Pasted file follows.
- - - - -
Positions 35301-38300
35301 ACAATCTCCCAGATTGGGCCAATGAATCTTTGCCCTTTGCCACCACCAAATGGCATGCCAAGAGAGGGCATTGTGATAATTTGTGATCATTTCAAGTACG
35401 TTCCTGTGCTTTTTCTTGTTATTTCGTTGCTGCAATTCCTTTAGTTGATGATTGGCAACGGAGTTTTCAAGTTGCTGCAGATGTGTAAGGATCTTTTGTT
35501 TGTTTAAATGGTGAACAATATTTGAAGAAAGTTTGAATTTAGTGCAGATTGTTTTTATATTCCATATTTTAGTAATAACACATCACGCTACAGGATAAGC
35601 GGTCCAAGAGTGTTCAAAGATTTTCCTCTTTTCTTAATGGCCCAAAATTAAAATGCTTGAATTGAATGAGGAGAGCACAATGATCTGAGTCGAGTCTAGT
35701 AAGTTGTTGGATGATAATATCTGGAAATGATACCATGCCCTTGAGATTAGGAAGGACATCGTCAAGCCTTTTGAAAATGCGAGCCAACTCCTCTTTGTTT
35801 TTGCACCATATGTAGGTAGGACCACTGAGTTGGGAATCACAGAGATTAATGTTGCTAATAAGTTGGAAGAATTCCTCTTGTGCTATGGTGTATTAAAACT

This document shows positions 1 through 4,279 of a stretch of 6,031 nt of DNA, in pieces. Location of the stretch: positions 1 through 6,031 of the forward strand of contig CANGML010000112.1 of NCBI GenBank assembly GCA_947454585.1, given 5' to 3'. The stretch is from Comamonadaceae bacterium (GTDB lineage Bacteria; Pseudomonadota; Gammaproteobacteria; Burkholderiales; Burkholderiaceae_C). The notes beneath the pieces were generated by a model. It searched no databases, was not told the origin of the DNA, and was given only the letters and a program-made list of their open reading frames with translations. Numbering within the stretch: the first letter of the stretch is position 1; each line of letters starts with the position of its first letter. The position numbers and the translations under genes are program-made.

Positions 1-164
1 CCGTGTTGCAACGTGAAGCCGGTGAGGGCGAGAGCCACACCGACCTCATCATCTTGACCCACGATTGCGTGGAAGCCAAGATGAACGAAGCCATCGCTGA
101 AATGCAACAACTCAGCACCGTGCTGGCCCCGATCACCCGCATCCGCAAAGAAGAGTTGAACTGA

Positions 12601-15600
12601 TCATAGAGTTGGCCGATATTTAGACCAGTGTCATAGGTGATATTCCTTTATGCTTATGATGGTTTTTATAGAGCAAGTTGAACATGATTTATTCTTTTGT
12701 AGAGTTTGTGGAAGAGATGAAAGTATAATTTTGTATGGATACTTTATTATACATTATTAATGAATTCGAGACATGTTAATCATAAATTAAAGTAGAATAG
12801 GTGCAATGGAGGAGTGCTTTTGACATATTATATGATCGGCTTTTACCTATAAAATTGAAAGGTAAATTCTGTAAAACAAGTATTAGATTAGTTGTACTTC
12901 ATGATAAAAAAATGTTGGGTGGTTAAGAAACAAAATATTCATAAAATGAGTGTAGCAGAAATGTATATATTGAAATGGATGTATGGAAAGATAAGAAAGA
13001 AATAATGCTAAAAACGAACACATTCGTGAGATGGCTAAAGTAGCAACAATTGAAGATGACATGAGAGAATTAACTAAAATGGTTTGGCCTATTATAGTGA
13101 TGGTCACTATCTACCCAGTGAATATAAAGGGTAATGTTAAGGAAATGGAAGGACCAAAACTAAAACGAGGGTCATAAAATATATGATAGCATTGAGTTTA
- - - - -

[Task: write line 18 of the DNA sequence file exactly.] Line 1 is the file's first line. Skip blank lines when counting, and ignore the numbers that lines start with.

13101 TGGTCACTATCTACCCAGTGAATATAAAGGGTAATGTTAAGGAAATGGAAGGACCAAAACTAAAACGAGGGTCATAAAATATATGATAGCATTGAGTTTA